Margaretha Lagerlöf is professor of art history at Stockholm University. She is the author of Ideal Landscapes, published by Yale University Press.
The Sculptures of the Parthenon: Aesthetics and Interpretationby Margaretha Rossholm Lagerlöf
This generously illustrated book provides a complete overview of current knowledge about the sculptures of the Parthenon and suggests new interpretations of the ancient temple's sculptural creations. Margaretha Lagerlöf steps back from viewing the fragments of the sculptures that remain today to focus more clearly on their meanings in the light of
This generously illustrated book provides a complete overview of current knowledge about the sculptures of the Parthenon and suggests new interpretations of the ancient temple's sculptural creations. Margaretha Lagerlöf steps back from viewing the fragments of the sculptures that remain today to focus more clearly on their meanings in the light of classical Athenian knowledge and society. She considers what the sculptures reveal about the Greek sense of democracy and how they characterize women's lives in a warrior culture. Using Plato's philosophy and the visually oriented similes of his myths, Lagerlöf offers a new decoding of the aesthetic structure of the Parthenon's entire sculptural ensemble.
The book compares the sculptures of the pediments to those of the metopes and the frieze, uncovering subtle differences in both the nature and the content of their images. Whereas the pediments represent divine elements, for example, the frieze is seen as the domain of human beings, representing events and also the stage of history when humans no longer have direct access to the presence of the gods. The frieze can be interpreted as an invocation of this presence, a means of regaining closeness with the gods. Using a multifaceted and imaginative approach to the sculptures of the Parthenon, Lagerlöf finds powerful new meaning in them as well as an enhanced appreciation of their Athenian creators.
- Yale University Press
- Publication date:
- Product dimensions:
- 5.88(w) x 8.25(h) x (d)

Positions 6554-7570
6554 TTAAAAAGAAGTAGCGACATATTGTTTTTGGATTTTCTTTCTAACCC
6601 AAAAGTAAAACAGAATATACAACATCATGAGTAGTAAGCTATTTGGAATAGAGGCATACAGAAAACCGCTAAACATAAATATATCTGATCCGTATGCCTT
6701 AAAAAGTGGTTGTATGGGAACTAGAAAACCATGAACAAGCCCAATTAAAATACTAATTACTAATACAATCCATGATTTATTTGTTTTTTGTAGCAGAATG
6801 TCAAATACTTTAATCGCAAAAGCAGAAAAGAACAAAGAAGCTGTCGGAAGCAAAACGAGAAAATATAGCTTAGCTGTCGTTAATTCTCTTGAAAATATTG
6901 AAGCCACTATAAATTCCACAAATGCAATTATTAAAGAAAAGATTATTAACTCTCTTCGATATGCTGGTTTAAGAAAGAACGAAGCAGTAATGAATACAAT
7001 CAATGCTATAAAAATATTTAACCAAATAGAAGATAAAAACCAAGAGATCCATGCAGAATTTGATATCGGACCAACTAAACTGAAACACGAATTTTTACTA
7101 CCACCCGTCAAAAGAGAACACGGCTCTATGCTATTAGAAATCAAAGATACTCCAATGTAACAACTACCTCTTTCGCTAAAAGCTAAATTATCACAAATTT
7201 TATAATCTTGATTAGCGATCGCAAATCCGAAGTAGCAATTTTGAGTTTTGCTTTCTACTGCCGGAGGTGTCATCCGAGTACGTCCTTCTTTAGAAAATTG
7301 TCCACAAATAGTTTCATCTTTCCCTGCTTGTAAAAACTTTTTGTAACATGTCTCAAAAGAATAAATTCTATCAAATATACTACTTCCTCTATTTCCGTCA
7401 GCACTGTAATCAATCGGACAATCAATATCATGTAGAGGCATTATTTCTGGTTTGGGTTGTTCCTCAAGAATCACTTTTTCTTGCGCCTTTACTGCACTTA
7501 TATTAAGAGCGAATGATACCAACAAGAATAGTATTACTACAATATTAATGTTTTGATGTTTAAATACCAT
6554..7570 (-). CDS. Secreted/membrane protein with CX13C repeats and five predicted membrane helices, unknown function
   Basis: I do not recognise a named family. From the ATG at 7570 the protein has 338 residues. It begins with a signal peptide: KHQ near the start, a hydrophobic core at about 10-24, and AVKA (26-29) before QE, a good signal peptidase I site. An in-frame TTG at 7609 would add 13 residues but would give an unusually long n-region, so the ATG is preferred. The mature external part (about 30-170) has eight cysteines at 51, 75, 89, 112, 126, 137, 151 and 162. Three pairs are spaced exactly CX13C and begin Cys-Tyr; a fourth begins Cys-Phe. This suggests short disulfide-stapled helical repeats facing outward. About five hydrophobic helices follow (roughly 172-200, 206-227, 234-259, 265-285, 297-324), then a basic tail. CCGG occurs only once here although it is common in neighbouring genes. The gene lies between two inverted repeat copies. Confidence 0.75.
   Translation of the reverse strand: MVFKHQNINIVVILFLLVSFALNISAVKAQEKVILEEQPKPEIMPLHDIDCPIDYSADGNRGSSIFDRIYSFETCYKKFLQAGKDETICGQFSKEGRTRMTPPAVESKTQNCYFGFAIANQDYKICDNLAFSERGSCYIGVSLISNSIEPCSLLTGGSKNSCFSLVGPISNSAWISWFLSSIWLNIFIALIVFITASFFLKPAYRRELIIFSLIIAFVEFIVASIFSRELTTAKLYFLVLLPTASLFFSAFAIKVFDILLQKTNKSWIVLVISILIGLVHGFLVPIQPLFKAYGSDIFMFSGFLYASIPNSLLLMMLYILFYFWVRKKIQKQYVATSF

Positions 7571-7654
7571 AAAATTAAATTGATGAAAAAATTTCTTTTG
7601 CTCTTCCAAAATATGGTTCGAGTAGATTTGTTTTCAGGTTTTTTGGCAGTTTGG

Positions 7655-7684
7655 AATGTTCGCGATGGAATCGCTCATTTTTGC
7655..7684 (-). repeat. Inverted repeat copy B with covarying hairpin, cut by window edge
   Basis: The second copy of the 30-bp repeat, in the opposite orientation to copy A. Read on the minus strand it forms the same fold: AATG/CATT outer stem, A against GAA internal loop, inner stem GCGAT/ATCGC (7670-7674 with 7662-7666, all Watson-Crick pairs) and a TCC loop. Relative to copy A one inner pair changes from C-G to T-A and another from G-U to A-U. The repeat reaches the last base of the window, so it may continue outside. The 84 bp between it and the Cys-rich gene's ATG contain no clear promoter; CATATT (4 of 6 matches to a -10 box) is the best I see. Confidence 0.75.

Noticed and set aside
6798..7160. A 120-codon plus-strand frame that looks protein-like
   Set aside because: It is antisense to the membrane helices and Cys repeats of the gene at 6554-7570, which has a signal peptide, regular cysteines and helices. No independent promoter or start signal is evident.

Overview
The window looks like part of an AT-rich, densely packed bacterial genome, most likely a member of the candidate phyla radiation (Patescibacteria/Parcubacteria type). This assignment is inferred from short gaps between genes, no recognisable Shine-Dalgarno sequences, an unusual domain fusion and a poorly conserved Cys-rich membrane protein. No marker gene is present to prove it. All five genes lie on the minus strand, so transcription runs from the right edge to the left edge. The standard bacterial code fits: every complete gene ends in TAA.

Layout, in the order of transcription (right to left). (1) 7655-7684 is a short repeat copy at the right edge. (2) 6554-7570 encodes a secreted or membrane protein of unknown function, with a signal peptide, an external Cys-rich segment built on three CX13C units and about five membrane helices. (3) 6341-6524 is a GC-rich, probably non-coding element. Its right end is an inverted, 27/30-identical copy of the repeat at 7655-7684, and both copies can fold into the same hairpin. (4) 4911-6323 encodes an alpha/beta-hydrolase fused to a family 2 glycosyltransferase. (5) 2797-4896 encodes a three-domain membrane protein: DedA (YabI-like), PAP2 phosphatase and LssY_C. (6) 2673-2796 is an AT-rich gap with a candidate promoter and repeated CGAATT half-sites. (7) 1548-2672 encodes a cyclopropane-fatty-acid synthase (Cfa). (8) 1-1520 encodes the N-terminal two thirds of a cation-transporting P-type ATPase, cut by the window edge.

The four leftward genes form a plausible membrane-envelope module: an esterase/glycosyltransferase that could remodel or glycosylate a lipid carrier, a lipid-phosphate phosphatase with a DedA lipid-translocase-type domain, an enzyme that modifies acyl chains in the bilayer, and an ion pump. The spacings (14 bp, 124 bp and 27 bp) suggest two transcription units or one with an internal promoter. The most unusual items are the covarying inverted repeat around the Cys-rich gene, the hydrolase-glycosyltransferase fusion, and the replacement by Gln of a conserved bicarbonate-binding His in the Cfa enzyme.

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One of the great scholars of the ancient Greek world, Sir John Boardman, has written, ¿[T]he Parthenon and its sculptures are the most fully known, if least well understood, of all the monuments of classical antiquity that have survived.¿ Ms. Lagerlof¿s book does nothing to change Sir John¿s candid but sad assessment. I say ¿sad¿ because the sculptures of the Parthenon were the Greeks¿ primary instrument of expression to future ages, and yet they mean virtually nothing to today¿s scholarly world; and what is worse, those for whom they were meant¿the average citizens of our fundamentally Greek culture¿give them no thought whatsoever. Neither Ms. Lagerlof nor anyone else can possibly explain the sculptures unless they see the simple truth that Athena is the Eve of Genesis worshipped as the one who brings the serpent¿s enlightenment to mankind. The simple secret is that the Parthenon Sculptures and the Book of Genesis tell the same story from opposite viewpoints. Ms. Lagerlof studied the ancient Greek world in some detail. How could she look at a vase depiction of the Hesperides with the fruit tree and the serpent without thinking of Eden? How could any scholar examine a vase picturing Athena coming out of Zeus full-grown without thinking of the way Eve came out of Adam? Or look at a marble sculpture showing a giant bearded snake being worshipped as Zeus without thinking of the ancient serpent? Or view a metope of Herakles presenting the sacred apples to Athena without thinking of the tree of the knowledge of good and evil? Or see a vase picture of the half-man, half-serpent Kekrops without thinking: ¿The serpent¿s man!¿? As I point out in my book, Athena and Eden: the Hidden Meaning of the Parthenon¿s East Façade, there is a more basic question. Meeting the ancient Greeks at eye level as they entered the Parthenon was the statue base of the great idol-image of Athena. In the center of it, surrounded by gods giving her gifts, stood a sculpted Pandora, the woman who according to Greek myth was responsible for letting evil out into the world. Could not a schoolchild grasp that Athena¿s gold an ivory grandeur above Pandora was literally based on this obvious picture of Eve? Unable to see the Genesis connection, Ms. Lagerlof drags her analysis of the sculptures through a dark and dismal Platonic swamp wherein her heavy illogic sinks, and the reader cries for a way out. I give the book three stars because there is valuable information in it, some wonderful photographs of the sculptures, and because Ms. Lagerlof, lacking the crucial key to understanding what the Greeks were trying to tell us about who they were and where they came from, did the best she could.